According to the U.S. Environmental Protection Agency (U.S. EPA), sustainability is based on a singular principle: “Everything that we need for our survival and well-being depends, either directly or indirectly, on our natural environment. To pursue sustainability is to create and maintain the conditions under which humans and nature can exist in productive harmony to support present and future generations.”
The National Environmental Policy Act of 1969 committed the United States to sustainability, mandating that the nation “create and maintain conditions under which humans and nature can exist in productive harmony, that permit fulfilling the social, economic and other requirements of present and future generations.” Experts concede that even though the environment is often considered at the forefront of sustainability, true sustainability involves much more than environmental issues. It entails balancing social, economic, and environmental factors so that we are able to meet the requirements of the present generation, without depleting the resources of future generations.
Moreover, sustainability and sustainable development are often thought of as having three core components for businesses, which are often referred to as the “3 E’s of Sustainability”:
The Three E’s of Sustainability
This part of the sustainability equation puts into question whether or not an activity is environmentally sustainable (and also viable) in the long run. It refers to the conservation of natural resources and the reduction of impacts on Earth. This pillar is focused on preserving the planet, conserving our precious resources, developing eco-friendly products, promoting quality water and air, and cutting back on waste and pollution. In this pillar, a “sustainable” business activity, would, for example, include a company transitioning to using electric vehicles for transporting its goods, one that’s powered by renewable electricity, or one that conducts its business activities in an energy-efficient building.
The “Economy” pillar questions whether or not an activity is economically sustainable and aimed at improving living standards in the future. This would involve numerous types of activities to boost the local economy and help create jobs.
This pillar focuses on protecting the health of all communities and educating/motivating communities to get involved in sustainability initiatives. This pillar is all about empowering and encouraging people to take action for their health and supporting Mother Nature.
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How to Create a More Sustainable Future
While the concept of the 3 E’s was formulated for businesses, there are plenty of actions we can take in our own lives to play our part in contributing to a more sustainable future. Consider following the 6 R’s of sustainability: Rethink, Refuse, Reduce, Reuse, Recycle, Repair
These are all useful terms to explore reducing the impact of technology on people and the environment. Other ways to practice sustainability are:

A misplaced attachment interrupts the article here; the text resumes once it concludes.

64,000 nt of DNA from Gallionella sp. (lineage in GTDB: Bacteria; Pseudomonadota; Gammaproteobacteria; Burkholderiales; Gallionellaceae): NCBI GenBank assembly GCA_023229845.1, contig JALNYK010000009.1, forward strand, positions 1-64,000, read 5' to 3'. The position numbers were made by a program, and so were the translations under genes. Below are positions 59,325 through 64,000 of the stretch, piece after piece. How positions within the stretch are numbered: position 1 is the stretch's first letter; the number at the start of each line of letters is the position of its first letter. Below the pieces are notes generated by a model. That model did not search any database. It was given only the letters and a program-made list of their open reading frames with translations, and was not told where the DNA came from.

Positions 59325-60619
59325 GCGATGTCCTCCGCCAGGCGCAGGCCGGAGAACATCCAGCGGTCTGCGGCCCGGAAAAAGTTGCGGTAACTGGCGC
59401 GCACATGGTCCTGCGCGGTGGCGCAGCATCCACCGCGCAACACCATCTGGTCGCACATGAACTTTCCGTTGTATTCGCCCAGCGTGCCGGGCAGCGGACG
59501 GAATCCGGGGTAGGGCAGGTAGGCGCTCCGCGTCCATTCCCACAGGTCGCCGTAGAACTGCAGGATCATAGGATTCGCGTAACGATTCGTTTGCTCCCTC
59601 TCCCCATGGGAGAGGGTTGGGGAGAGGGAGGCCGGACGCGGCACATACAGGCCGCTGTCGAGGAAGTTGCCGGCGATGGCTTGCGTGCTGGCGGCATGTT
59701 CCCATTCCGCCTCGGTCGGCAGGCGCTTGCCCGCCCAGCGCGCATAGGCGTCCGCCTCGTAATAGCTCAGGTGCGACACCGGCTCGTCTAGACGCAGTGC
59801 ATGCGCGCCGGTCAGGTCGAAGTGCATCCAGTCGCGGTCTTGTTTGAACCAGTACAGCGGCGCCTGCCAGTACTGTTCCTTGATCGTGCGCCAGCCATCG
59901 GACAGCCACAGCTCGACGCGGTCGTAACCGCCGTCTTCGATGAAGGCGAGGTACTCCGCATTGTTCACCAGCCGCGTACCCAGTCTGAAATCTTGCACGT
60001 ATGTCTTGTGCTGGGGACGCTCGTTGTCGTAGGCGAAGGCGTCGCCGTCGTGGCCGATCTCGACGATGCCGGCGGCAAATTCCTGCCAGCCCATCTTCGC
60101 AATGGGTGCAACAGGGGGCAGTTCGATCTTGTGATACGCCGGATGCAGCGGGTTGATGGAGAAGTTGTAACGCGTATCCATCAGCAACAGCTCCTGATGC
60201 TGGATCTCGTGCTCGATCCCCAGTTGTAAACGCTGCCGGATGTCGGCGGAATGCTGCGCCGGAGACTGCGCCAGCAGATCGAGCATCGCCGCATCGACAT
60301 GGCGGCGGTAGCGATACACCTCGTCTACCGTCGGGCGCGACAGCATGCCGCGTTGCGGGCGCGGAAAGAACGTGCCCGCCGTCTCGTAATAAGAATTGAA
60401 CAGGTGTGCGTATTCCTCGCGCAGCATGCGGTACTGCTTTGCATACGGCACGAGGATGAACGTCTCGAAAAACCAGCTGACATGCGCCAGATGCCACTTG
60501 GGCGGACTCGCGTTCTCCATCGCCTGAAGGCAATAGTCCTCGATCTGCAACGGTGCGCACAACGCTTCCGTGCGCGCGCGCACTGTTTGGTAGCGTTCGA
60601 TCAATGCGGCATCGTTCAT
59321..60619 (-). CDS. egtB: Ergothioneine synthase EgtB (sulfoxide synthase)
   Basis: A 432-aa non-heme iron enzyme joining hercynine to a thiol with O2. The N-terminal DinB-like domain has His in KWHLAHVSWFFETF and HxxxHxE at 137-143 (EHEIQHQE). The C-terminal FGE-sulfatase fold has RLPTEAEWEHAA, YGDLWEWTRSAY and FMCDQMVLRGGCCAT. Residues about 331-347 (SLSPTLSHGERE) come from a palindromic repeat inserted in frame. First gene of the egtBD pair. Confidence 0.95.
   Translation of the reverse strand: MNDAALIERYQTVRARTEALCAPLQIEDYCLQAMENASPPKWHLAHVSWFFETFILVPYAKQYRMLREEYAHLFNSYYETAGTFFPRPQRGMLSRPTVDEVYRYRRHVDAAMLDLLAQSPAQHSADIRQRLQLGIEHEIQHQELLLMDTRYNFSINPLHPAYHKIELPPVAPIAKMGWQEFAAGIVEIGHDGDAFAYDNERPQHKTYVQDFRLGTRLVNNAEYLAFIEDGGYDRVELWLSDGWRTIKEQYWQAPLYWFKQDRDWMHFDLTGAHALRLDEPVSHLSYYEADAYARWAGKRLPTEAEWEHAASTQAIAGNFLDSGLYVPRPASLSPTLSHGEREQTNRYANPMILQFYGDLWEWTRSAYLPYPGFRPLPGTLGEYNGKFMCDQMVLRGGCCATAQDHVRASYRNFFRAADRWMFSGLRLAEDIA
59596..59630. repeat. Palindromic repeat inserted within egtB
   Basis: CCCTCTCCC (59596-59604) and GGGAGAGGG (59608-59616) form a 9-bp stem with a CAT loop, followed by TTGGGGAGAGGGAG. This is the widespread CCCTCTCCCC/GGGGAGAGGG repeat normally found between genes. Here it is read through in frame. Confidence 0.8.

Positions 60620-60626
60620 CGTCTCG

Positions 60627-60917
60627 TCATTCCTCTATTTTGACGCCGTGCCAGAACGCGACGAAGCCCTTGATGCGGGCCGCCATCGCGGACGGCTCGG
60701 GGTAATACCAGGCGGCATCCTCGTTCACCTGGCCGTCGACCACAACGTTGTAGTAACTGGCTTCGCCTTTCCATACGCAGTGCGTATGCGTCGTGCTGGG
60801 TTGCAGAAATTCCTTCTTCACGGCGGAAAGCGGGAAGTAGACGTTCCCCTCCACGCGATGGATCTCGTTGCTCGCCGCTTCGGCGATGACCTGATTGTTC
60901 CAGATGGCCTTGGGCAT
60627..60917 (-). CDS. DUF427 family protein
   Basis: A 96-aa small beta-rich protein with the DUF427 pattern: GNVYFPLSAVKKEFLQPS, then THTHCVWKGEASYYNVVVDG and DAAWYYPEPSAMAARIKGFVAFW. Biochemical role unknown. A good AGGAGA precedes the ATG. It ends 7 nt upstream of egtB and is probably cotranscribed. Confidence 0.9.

1. Be more mindful of your energy usage
As you likely already know, electricity varies with the weather, as changes in temperature and humidity affect the need for heating and cooling. Homeowners and renters see the largest seasonal variance, largely because of air conditioning use in the summer and heating in the winter. There are plenty of simple lifestyle modifications or home upgrades you can make to ensure you’re being energy-conscious year-round, such as weather-stripping your home, upgrading to LED light bulbs, and leveraging a power strip to avoid energy vampires.
2. Choose sustainable modes of transportation
Did you know that a standard passenger vehicle emits about 4.6 metric tons of carbon dioxide per year? Luckily, there are plenty of great transportation alternatives you can use instead of driving a car alone, like walking, biking, or taking public transportation. By choosing more eco-conscious alternatives to driving, you won’t just save money on fuel and maintenance, reduce traffic congestion, and improve the air quality where you live, but you’ll also help improve the climate of the whole planet by reducing fuel emissions.
3. Shop for local and organic food when possible
Shopping locally can help cut down on the average 1,500 miles food travels from farm to fork. So, by purchasing food that’s grown or produced nearby, you’ll also help reduce the amount of carbon being emitted into the atmosphere. Additionally, organic farming practices reduce pollution, conserve water, reduce soil erosion, increase soil fertility, and use less energy.
4. Motivate your friends and family to join you on your sustainability journey
Sharing is caring. So, if you’re truly passionate about making a change for our planet, then one of the best things you can do is share your Earth-loving knowledge and ways with your friends and family.
Now that you’re a little more familiar with what the 3 E’s of Sustainability are all about, you can see how you can apply some similar principles in your daily life. Living a sustainable lifestyle really comes down to giving your actions a little more thought and energy. Living a sustainable lifestyle is about living more simply and getting by with less. These are just a few ideas to help you get started on your sustainability journey.
For more ideas on how to live more sustainably, be sure to stay tuned on our blog. And if you haven’t already, now’s the perfect time to switch to Kiwi Energy.